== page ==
20150914_185748This Veteran’s Day, 2015, I offer my gratitude to all who gave their lives in service to our great nation over the years. Some died, like my great-great uncle who died on the steps of Lexington. My uncles and father-in-law returned from World War II, alive, seemingly well. However, along with thousands of others, they were left with lingering fears and PTSD. You did not want to touch my father-in-law to wake him, you may have been welcomed by a fist in the face. Others, like my husband and brother, put their lives on the line every day, not behind a gun but providing support, always facing the possibility of attack.

Millions died in the wars. Those who lived lost a part of themselves, more than just their youth. Young families gave up hopes of a home for up to twenty years, living on near slave wages to serve. Improvements in medical care saves lives; but many return from the latest wars with body parts missing, requiring medical care and support for the rest of their lives. Young soldiers return broken in both body and spirit.

Almost everyday someone posts pictures of these brave veterans with missing arms and legs. Worse is the damage to their souls. I cannot imagine the things they have seen and done that would cause so many to cower in fear, or even worse, take their own lives. Suicide has become the way “out” for too many of our valiant young people who volunteered, or who joined one of the local Reserve units, and found themselves in the war zone.

War is not pretty. It is an “adventure” that should be offered to the politicians and generals who call for it. Our young men and women need to know war is ugly, evil, and damaging. Even those, like my brother and husband, who never fired a shot, had their lives damaged by their service. Long hours, constant danger, and stress took a toll on them, aging them early.

I honor all who gave all their lives, for a time or forever, in service to our country. In a very real way, they have protected our borders and kept us safe. It is sad that the government has not yet honored these men in an honest way.

Eve knew that war was wicked and evil. The Destroyer spurned men to hatred, fighting, and war. It is the women, mothers and wives, who watch their sons, and now daughters, leave to protect their borders or fight in enemy lands.

Eve would have argued against wars. Women through the ages argued against the violence causing death and maiming of their beloved sons, husbands, and fathers. I am glad my sons are now old enough to avoid military service. Their dad spent enough of his life for all of them. I fear for my grandsons. I will beg them to wait to be drafted, rather than placing their lives in the hands of immoral politicians.

Do you agree? Share your thoughts and stories.


National Novel Writing Month Updaate

It is November again. Three Novembers ago I was working on my first ever rough draft of a book. Before then, I wrote poetry and very long letters. I took a creative writing class in college, where I started a novel. I wrote one chapter. Since then,

My sister has been working on writing fantasy novels for several years. I’ve watched her, and wished I could. She heard of National Novel Writing Month (NaNoWriMo), which happens each November, and invited me to join her three years ago. The goal is to write 50,000 words in the month of November. You just write, not worrying about corrections.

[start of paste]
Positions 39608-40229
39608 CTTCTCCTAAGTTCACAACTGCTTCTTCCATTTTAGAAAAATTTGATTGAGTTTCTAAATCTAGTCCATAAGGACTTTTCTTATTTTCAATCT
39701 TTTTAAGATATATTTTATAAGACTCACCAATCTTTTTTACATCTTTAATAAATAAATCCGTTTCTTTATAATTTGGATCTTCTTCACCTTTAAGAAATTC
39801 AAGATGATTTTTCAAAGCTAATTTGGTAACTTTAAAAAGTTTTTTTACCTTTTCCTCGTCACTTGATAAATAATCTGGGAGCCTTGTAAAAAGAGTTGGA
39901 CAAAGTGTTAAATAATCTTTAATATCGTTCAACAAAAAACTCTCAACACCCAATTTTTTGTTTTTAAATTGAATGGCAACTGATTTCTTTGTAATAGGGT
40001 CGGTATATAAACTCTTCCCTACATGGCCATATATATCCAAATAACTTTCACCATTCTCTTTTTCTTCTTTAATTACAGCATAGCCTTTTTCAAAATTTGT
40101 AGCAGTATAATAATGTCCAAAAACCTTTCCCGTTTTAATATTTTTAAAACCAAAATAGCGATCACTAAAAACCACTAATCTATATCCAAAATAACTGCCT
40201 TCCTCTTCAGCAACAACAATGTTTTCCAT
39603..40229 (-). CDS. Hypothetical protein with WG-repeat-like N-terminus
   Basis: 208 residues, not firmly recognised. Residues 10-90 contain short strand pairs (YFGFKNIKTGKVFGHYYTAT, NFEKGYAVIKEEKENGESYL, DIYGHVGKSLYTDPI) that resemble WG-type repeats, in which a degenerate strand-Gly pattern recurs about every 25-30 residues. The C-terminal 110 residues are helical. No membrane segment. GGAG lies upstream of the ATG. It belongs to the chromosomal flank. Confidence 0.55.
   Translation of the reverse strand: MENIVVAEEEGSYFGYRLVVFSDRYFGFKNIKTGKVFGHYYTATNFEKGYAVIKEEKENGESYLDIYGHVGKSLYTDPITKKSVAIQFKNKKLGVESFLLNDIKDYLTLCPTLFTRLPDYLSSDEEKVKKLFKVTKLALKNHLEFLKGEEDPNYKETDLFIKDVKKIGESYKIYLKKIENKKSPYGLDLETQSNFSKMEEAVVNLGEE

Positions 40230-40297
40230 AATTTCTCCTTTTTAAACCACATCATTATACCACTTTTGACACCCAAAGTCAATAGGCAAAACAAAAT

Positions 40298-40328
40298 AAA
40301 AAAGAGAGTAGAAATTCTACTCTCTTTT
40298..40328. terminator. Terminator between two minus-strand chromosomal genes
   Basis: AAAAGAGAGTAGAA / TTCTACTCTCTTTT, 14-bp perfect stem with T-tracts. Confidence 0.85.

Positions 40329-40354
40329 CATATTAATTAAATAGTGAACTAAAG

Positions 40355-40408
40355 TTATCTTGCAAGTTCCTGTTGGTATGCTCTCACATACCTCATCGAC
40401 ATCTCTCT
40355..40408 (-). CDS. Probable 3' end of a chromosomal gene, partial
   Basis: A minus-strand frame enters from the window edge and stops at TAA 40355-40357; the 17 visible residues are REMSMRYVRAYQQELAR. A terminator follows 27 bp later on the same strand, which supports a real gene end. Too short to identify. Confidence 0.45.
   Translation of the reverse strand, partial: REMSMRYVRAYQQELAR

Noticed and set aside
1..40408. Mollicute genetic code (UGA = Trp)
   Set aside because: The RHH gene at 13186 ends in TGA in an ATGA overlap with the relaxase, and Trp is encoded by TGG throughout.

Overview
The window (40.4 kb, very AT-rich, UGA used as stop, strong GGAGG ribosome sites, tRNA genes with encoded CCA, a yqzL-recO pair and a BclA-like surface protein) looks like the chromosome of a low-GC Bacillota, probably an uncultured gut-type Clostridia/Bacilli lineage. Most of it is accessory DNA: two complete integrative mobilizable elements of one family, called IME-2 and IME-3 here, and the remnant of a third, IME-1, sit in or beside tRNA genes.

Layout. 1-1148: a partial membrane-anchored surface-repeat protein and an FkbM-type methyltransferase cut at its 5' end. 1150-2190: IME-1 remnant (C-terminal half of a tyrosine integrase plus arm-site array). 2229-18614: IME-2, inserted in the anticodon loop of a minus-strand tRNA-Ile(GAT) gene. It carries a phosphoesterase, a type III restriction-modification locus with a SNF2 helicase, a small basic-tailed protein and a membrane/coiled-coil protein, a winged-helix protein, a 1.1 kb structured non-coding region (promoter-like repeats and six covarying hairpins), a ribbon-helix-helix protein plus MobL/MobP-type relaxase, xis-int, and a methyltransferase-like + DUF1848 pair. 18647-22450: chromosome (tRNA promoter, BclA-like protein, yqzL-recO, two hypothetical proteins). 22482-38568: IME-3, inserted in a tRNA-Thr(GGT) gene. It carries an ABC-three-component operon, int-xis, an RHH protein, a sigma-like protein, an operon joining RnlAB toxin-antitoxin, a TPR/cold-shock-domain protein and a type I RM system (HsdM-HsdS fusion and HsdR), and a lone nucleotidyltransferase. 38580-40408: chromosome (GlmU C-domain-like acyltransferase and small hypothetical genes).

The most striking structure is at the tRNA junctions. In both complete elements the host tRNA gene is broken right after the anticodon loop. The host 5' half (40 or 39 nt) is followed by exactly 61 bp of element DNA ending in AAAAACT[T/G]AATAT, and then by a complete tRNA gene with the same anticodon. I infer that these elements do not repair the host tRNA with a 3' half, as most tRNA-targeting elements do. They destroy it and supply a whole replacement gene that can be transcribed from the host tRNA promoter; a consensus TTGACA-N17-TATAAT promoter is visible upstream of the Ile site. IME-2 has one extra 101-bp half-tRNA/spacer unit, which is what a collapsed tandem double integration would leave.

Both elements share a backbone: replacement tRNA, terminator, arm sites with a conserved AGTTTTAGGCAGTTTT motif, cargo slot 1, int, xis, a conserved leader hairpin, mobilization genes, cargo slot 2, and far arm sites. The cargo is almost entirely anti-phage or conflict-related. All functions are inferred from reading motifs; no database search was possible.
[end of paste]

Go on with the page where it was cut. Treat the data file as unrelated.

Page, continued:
What would I write? One of the stories I tried to write before was the story of Eve. I have often wondered how she managed to give birth alone, just her and Adam. How did they figure out how to live in a new world? These and other questions filled my mind for years. I realized I had been taking the wrong point of view. Thus, I began to write.

If you write every day, you have to write close to 1700 words each day to write 50,000 words in 30 days. I had things to do on Friday and Saturday, and took the Sabbath off. Each year we go to my parent’s home two hours away for Thanksgiving, and my birthday is at the end of the month. My goal was to be finished before Thanksgiving, so I could spend time with my family and not have to worry for my birthday.

I finished the 50,000 words that Wednesday before Thanksgiving. Not the book, it took another six weeks to finish the first draft, all 100,000+ words of it. Then I began the rewrites. I’ve lost track of all the times I’ve gone through it. I’m finally ready to send it to an editor. I decided to write a serial, and shorten the book about Eve. It is now the first of the series, Ancient Matriarchs: Eve, First Matriarch.

In the two years since that first NaNoWriMo, I’ve completed the rough draft of two others. Last November I wrote about Enoch’s wife, this summer I wrote about Seth’s wife, and I’ve started a side series that came from the writing of that first rough draft: Lost Children of the Prophets. My husband will tell you I spend nearly every extra minute writing. I’ve found once you start, once you actually get through a rough draft, it becomes almost addictive.

It’s November again, and I’m working on the rough draft for a new book, book 3 in the series about Enos’s wife. After this month, I’ll have the rough drafts, and more, of the first four books of the series. My goal is to have at least the first three ready to publish by the end of next year. The story of the wife of Noah will finish the series, and is the only one without anything written.

Eve, First Matriarch is ready to go to the editor. I’ve talked to my artist about the cover. Watch for it to be ready soon. I haven’t published books before, so I won’t suggest a time frame, just sometime next year. Watch for it and the rest of them.

If you have an idea of what you think might go into these books, or a suggestion of a name for Noah’s wife, please comment.